Buying the Miami Marlins is one thing. Making the investment a success if another. While the news of which ownership group will be awarded the South Florida team isn’t known yet, one former professional sports owner is offering a bit of advice to whomever wins the bidding war.
Dallas businessman Frank Zaccanelli sees similarities in the challenge he undertook as minority owner of the Dallas Mavericks when a group headed by Ross Perot Jr., took over the then-moribund franchise from 1996 until 2000. In a piece by Sun Sentinel reporter Craig Davis, Zaccanelli outlines what has to happen for this deal to work for the organization, Major League Baseball and the fans.
To say the relationship between current owner Jeffrey Loria and the fans in Miami is rocky is being kind. Loria is regarded as one of the most hated men in sports and one of the worst owners of any professional sports team in America.
“I would say the Marlins situation is not quite as bad as what the Mavericks’ situation was, but it’s not good. When a team is not doing good over a long period of time the culture becomes bad. It becomes a losing culture,” Zaccanelli said in a phone interview Wednesday. “That was the biggest hurdle that Ross Perot Jr. and I faced.”
In Zaccanelli’s opinion, the group headed by Derek Jeter and Jeb Bush would be best equipped to accomplish that. He acknowledges ties to the Bush family, though he is better acquainted with former President George W. Bush than Jeb, and says he has no direct knowledge about the bid to buy the Marlins.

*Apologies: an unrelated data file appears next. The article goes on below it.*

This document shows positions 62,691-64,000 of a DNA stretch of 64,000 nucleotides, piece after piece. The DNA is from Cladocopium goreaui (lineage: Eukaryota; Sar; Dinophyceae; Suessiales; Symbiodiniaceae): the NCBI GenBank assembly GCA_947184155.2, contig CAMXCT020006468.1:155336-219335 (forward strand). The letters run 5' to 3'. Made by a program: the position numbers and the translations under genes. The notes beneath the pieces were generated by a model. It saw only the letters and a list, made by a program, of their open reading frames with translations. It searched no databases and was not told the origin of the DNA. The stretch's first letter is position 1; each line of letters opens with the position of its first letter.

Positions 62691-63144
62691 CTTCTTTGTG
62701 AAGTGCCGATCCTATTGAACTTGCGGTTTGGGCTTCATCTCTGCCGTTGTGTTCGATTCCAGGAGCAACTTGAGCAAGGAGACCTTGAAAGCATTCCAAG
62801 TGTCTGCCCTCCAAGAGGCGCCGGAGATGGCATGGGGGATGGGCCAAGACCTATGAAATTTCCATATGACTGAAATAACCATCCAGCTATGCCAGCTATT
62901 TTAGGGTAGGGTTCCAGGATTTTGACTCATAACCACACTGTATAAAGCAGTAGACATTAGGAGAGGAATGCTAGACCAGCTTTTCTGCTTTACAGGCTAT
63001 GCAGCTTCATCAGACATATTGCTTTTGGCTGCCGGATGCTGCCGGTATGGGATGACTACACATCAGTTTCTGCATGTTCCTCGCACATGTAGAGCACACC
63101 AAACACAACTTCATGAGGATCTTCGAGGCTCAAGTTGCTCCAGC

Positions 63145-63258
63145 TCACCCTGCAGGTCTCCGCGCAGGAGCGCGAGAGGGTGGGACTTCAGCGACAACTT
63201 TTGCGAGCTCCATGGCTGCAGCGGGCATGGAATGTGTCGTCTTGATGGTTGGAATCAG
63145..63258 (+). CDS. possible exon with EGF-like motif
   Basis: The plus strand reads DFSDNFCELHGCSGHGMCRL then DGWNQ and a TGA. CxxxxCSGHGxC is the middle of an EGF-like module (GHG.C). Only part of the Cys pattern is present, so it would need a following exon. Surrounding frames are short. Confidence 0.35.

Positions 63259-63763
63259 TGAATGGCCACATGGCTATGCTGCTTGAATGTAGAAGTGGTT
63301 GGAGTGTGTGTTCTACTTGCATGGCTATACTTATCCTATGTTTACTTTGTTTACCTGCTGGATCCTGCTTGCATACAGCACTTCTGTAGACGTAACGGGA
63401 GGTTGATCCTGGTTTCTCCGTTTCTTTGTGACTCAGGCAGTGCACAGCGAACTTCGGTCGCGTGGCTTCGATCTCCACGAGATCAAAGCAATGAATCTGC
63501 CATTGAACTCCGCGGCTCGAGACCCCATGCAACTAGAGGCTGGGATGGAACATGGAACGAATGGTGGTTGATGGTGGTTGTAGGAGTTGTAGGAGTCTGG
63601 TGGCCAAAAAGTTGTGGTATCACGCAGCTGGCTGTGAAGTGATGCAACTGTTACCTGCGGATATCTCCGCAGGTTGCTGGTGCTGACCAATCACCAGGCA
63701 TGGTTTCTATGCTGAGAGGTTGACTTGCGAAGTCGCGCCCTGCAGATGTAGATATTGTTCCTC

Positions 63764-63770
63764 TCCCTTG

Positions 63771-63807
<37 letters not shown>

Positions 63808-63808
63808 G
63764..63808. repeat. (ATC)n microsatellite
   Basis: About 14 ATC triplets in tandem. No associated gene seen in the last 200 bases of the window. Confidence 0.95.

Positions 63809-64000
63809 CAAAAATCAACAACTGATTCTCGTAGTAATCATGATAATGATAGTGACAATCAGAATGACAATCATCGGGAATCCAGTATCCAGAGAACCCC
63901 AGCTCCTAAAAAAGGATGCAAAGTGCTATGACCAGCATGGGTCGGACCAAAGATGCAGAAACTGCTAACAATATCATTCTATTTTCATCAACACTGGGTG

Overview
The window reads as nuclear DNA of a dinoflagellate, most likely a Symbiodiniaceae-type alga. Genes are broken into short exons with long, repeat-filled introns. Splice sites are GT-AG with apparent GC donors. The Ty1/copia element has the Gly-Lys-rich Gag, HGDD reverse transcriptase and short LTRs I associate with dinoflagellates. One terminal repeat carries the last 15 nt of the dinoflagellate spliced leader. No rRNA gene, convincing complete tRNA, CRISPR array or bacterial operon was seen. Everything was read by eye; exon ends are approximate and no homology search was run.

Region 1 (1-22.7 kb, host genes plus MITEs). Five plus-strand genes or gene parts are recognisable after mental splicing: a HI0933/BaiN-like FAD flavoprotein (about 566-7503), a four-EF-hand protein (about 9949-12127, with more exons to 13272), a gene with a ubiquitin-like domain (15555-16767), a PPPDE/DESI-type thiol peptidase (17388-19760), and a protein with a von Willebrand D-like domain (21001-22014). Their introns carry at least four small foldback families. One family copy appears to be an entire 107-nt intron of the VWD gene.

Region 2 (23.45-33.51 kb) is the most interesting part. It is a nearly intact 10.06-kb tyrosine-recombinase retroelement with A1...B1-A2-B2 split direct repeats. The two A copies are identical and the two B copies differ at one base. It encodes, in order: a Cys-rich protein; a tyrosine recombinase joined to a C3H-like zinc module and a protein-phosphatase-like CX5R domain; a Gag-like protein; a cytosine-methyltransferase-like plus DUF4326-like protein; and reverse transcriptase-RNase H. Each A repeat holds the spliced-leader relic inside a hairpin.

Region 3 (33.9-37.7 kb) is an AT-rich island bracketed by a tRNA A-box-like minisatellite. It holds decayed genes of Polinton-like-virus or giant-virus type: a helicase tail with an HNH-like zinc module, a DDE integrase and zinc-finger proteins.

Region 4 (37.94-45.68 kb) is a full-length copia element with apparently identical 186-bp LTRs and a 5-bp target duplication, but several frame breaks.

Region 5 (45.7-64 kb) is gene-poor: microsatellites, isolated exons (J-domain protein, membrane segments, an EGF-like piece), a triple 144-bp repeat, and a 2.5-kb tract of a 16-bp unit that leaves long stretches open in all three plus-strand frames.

There are others involved in the process. Bush said he does believe a decision on ownership will be made soon. Davis wrote Jeter and Bush are among a syndicate vying for the team against a group headed by Tagg Romney that includes Hall of Fame pitcher Tom Glavine. A source told the Sun Sentinel on Tuesday that the Romney group has submitted a bid slightly higher than the $1.3 billion bid of Bush and Jeter.
Before approving a sale, Major League Baseball will weigh the competing groups’ financial resources not only for purchasing the team but for being able to run it effectively.
The news of Loria’s intention to sell the team was made known as early as last year when there were reports that Mitt Romney may have interest himself in being part of a group that bought the team. Bush made inquiries into buying the team as far back as 2013.
Once the sale is complete (needing 75-percent approval from MLB), then comes the part where the ownership group must change the culture in Miami. The fans deserve a better brand, with an organization what wants baseball to succeed in the city and in the community. Both groups are tasked with having to make changes for the better.
Zaccanelli acknowledges it will not be an easy task.
“There are only two ways to change the culture,” Zaccanelli said. “One is you have to change some of the people. You don’t have to change all the people but you have to change some of the management team in order to make that happen.
“As owners you have to be able to instill into the team that you put together the understanding that you’re going to do everything that it takes in order to win. That includes, in professional sports, you’re going to have to spend a little bit of money.”